Seoul (South Korea), March 23: South Korea said Wednesday it plans to ease tax burdens on owners of a single home amid growing public discontent about the government's housing policy amid skyrocketing home prices in recent years.
The measures -- which are set to be announced at 11 a.m. -- are meant to prevent the owners of one home from additionally shouldering the burden of paying real estate-related taxes.
The government plans to let the owners of one home pay similar amounts of property-holding taxes to those of last year on a temporary basis, Finance Minister Hong Nam-ki said at a meeting on the housing policy.
One-home owners aged 60 and older will also be allowed to postpone the payment of the so-called comprehensive real estate taxes, Hong added.
Public complaints about the Moon Jae-in administration's real estate policy mounted as skyrocketing home prices drove up tax burdens on homeowners and raised costs for people who seek to rent or buy homes.
The government has unveiled a set of measures to cool the red-hot real estate market, including tax hikes and tighter lending rules. But such steps largely have lead to a short-term letup in price gains as excessive demand for homebuying has not easily subsided.
The latest measures come as the country's state-assessed price value for homes has sharply increased in tandem with high-flying home prices.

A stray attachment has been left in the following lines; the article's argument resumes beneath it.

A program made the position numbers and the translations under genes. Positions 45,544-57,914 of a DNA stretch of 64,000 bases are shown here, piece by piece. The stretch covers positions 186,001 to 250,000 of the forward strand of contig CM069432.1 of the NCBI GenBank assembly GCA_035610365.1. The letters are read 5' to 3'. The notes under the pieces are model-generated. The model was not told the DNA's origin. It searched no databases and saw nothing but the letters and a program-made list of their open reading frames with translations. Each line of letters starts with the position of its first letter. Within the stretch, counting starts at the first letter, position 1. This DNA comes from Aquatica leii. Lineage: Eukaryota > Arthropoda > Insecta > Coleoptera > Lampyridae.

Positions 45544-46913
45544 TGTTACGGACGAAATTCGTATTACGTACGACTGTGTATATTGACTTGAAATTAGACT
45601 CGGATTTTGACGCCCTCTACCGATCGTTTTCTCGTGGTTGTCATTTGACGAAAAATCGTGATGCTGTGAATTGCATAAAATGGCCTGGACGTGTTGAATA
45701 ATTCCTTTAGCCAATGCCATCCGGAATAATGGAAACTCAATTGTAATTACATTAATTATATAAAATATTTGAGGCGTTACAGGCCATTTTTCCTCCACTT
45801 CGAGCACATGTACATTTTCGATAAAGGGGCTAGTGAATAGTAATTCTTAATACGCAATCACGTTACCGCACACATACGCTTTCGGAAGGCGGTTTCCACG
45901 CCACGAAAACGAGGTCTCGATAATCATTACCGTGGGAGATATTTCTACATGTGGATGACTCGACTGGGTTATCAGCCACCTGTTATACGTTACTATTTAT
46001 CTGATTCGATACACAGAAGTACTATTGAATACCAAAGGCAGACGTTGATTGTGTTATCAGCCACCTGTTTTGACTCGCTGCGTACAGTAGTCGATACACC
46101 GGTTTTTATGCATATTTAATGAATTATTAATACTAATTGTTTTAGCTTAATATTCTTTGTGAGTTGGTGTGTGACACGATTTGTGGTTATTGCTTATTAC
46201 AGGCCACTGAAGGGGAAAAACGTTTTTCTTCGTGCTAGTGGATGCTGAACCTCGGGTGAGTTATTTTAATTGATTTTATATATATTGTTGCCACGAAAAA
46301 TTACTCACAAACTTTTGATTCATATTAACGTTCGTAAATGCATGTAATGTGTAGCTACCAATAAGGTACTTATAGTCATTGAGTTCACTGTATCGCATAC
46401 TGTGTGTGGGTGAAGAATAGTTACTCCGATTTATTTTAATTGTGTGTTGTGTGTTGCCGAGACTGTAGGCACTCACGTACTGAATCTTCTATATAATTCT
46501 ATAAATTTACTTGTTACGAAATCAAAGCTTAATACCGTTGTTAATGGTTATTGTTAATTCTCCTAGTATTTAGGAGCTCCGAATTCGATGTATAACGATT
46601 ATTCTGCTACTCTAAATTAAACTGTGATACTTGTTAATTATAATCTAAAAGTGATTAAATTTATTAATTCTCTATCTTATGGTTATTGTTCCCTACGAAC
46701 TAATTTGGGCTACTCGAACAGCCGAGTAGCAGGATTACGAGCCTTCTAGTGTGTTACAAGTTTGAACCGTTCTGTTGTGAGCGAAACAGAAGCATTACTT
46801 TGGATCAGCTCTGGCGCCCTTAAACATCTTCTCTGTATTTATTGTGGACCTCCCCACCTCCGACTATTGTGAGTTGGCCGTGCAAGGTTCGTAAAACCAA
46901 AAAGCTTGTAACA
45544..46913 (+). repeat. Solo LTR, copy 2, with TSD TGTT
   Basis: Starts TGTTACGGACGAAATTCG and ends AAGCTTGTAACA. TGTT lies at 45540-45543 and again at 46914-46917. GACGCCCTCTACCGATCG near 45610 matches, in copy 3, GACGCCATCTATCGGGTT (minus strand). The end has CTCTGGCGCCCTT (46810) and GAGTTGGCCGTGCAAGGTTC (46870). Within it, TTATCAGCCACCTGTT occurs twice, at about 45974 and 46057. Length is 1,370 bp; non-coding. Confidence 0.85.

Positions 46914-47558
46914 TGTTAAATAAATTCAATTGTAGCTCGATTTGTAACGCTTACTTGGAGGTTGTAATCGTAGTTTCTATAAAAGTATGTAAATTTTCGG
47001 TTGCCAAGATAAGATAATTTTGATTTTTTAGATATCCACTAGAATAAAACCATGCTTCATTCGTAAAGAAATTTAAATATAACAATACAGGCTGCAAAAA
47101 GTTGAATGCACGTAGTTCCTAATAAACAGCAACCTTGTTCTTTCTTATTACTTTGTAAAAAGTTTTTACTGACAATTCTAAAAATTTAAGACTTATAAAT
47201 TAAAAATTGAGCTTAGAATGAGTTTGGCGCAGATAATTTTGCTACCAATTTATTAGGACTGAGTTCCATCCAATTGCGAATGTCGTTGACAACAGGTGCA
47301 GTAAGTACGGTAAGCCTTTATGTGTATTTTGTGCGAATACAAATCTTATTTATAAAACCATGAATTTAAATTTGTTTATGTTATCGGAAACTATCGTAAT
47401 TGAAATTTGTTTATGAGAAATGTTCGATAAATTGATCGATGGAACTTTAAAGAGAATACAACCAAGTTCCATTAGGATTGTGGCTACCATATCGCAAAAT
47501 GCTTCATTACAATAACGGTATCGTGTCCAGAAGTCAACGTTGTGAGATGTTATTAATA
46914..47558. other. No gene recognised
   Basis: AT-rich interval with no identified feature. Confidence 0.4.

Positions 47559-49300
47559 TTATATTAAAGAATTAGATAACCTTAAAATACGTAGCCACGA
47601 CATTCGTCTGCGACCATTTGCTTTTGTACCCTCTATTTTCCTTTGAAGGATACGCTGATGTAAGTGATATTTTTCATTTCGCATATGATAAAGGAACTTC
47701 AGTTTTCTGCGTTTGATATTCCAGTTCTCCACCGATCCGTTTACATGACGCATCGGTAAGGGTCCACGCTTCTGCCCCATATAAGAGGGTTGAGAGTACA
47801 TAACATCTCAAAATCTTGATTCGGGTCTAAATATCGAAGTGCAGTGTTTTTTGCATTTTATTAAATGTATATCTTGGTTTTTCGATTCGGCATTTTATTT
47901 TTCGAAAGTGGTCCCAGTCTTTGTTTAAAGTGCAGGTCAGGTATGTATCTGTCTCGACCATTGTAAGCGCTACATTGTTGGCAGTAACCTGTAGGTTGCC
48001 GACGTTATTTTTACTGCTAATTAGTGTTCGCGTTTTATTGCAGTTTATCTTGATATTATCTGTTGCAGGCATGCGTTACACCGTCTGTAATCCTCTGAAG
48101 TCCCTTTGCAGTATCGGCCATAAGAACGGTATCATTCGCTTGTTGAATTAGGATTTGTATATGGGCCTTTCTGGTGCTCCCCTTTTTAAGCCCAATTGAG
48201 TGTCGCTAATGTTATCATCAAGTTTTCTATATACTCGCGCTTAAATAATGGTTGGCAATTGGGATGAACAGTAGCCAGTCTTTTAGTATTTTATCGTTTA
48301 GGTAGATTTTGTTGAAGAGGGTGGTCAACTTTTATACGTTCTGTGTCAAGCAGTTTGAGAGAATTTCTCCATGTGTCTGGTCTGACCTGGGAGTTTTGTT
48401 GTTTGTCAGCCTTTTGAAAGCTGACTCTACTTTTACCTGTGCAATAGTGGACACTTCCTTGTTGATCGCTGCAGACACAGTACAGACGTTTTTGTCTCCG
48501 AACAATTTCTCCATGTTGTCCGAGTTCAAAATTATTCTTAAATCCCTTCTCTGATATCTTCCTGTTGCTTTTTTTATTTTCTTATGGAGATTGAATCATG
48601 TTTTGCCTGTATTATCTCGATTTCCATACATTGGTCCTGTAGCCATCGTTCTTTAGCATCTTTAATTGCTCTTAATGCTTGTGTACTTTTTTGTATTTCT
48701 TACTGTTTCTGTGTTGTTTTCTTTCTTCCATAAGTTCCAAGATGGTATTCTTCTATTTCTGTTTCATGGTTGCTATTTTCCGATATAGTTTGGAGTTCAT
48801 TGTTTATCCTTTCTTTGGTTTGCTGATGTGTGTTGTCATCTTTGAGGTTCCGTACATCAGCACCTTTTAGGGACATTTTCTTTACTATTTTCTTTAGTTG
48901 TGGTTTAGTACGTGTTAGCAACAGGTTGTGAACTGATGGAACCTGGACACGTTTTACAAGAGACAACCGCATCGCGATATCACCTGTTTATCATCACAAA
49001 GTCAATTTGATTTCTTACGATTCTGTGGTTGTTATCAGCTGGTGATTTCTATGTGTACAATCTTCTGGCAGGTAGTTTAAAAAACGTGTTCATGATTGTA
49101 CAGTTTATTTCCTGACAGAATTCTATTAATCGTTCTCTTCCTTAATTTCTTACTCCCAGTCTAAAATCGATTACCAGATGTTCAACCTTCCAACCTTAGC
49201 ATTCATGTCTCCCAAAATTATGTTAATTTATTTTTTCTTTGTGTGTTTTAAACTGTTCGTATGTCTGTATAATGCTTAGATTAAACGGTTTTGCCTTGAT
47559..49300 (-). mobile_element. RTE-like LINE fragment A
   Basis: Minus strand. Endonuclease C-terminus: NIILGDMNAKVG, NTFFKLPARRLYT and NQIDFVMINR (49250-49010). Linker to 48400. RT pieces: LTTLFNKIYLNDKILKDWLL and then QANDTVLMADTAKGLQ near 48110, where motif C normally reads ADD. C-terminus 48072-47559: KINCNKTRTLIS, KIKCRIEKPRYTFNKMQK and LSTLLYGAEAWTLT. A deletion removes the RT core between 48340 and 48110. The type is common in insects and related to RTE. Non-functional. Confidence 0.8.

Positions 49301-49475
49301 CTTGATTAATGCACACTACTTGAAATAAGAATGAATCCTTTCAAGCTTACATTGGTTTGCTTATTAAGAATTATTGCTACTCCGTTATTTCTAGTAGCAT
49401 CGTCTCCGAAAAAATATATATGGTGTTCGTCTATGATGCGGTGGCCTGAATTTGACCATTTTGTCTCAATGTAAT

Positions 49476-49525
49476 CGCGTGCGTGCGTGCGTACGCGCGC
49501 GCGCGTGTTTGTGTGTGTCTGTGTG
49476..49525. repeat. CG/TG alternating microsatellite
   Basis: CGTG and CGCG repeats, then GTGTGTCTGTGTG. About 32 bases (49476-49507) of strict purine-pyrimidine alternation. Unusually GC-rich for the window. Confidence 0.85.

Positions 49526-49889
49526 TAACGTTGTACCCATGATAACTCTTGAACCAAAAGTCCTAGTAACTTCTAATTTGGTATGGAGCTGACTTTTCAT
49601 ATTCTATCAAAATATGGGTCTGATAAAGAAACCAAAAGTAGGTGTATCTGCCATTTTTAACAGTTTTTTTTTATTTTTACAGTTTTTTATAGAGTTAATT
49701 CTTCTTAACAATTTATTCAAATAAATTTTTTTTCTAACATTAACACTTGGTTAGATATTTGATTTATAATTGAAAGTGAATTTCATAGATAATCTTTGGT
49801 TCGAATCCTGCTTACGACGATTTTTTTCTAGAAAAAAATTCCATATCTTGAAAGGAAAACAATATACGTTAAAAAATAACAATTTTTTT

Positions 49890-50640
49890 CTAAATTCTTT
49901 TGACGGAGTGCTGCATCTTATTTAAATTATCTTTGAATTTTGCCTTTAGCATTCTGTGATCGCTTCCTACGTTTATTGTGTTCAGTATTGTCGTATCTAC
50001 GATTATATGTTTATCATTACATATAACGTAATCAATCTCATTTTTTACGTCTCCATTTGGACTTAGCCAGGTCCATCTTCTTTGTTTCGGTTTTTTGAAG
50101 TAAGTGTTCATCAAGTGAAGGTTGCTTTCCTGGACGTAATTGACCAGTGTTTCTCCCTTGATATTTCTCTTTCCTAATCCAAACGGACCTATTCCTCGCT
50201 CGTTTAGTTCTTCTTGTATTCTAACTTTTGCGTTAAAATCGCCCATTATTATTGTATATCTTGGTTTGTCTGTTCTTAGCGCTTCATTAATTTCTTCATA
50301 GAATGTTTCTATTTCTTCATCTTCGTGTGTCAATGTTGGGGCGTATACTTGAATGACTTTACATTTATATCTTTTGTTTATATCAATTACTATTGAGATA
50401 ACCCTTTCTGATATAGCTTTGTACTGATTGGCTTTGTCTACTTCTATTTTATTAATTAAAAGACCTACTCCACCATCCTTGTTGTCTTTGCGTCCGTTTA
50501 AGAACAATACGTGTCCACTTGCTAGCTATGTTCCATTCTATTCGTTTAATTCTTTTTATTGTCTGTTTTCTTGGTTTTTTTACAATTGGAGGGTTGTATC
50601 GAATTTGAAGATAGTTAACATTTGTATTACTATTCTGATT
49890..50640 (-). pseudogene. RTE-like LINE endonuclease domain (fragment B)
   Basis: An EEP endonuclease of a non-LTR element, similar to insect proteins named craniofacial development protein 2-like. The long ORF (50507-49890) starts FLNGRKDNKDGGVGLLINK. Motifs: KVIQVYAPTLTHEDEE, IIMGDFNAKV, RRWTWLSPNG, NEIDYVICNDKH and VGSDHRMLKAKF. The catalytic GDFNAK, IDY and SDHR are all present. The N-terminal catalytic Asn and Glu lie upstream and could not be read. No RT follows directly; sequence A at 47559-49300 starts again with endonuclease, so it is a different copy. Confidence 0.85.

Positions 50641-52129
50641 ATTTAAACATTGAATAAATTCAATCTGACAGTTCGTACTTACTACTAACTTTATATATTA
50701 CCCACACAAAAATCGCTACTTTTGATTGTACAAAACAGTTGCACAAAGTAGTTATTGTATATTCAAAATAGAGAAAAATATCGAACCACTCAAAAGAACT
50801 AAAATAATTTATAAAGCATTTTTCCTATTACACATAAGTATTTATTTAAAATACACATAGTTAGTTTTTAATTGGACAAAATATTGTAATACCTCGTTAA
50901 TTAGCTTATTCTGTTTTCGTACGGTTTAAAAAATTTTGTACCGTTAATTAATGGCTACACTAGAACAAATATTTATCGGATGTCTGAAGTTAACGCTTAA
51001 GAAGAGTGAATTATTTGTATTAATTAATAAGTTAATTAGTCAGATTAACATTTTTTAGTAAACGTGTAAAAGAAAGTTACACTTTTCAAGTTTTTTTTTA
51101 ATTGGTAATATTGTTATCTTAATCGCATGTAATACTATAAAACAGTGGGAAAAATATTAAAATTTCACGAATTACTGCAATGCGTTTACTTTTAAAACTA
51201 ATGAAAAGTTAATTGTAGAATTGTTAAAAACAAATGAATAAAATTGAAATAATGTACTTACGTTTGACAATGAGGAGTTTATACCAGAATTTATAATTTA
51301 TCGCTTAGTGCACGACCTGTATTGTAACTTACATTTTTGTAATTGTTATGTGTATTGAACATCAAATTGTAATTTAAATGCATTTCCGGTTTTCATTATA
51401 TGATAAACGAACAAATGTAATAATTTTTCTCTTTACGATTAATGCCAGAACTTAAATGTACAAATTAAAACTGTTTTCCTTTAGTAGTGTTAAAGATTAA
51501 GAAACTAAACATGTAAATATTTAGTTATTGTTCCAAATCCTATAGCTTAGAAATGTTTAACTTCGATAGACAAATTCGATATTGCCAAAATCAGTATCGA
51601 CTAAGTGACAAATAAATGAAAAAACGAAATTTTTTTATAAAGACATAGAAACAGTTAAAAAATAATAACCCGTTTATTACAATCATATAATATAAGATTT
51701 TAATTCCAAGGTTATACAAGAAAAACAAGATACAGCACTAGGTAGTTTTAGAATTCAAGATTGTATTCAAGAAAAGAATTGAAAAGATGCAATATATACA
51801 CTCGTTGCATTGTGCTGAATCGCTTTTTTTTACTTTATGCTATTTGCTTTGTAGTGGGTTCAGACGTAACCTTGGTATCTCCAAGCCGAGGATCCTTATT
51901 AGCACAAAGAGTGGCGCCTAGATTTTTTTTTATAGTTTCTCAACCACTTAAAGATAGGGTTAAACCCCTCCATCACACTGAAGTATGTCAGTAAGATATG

In South Korea, the government taxes land and homes based on its annual assessment value instead of the actual market value.
The average government-assessed housing prices rose 19.05 percent across the nation last year, the sharpest on-year gain in 14 years, as the government seeks to continue to hike them in a bid to match them close to their market value.
The government said last year it plans to raise state-evaluated prices for all types of real estate, including apartments and land, to up to 90 percent of their market prices in the next 10-15 years.
In 2021, the central and provincial governments collected 10.9 trillion won (US$8.98 billion) in property-related taxes, more than doubling from 3.93 trillion won in 2016, a year before President Moon took office in May 2017, according to a lawmaker from the main opposition party.
During the election campaign, President-elect Yoon Suk-yeol promised to ease the comprehensive real estate tax for owners of one home and overhaul other property-related taxes.
He also pledged to supply 2.5 million new homes during his term and ease rules on reconstruction and redevelopment.